Glenbeigh is a picturesque small village on the Ring of Kerry. Its primary occupation was once fishing, and but now it is largely tourism. It has a lovely beach with a view across the bay to the Dingle Mountains. Laetitia took her group to the Bog Village Museum, a recreated eighteenth century community with thatched cottages, blacksmith’s forge, turf cutter’s house, stable dwelling, and dairy house.
Later they visited the ruin of Wynne’s Castle, also known as “Wynne’s Folly.” Lord Headly Wynne built the mansion/castle in 1867. He dramatically raised the rents of his tenants to pay the building costs, and his agents brutally removed any of his tenants who couldn’t raise the increased rents. Lord Wynne gradually drifted into insolvency and left the Glenbeigh area entirely at the time of World War I, renting the buildings to the British Army for a reservist-training center. In 1921, the Irish Republican Army burned the castle.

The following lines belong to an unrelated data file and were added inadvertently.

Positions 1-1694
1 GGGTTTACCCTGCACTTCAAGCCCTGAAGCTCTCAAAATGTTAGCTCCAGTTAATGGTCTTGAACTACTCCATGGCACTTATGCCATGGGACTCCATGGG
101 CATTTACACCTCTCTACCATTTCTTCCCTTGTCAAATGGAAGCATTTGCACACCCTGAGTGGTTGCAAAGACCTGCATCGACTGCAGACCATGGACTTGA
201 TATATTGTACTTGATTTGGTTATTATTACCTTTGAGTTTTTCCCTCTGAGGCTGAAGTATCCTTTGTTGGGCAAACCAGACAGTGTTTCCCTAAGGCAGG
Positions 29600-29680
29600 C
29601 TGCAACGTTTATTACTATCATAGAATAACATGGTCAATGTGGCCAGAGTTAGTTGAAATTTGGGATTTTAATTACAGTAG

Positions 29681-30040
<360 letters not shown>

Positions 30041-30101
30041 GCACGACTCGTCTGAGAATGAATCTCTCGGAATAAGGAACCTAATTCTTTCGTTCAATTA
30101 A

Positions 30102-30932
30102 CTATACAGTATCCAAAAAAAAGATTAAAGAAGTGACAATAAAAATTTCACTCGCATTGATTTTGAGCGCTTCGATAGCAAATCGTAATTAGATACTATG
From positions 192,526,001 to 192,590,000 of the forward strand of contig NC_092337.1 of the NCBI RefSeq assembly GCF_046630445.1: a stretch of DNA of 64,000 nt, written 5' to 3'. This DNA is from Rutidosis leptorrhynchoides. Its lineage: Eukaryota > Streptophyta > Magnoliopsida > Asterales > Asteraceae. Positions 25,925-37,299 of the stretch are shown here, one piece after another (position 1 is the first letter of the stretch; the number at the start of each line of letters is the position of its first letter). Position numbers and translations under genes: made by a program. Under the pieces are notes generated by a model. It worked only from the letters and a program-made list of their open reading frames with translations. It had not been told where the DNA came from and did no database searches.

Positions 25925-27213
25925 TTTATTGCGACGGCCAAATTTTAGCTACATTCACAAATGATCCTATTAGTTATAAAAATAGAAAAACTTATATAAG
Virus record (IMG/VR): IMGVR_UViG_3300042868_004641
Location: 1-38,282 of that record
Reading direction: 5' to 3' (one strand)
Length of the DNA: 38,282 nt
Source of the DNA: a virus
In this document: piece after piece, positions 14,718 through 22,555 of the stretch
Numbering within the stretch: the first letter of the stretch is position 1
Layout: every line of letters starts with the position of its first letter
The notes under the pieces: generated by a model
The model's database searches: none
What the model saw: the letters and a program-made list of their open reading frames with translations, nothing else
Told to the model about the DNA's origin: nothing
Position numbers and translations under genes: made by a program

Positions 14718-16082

An anecdote heard in the local pub that evening, allegedly about a local vicar, gave Laetitia the limerick of the day.
When a vicar who lives in Glenbeigh
Found his shirttail was caught in his fly
He continued to preach
While concealing this breach
By saying, “Let’s all gaze on high.”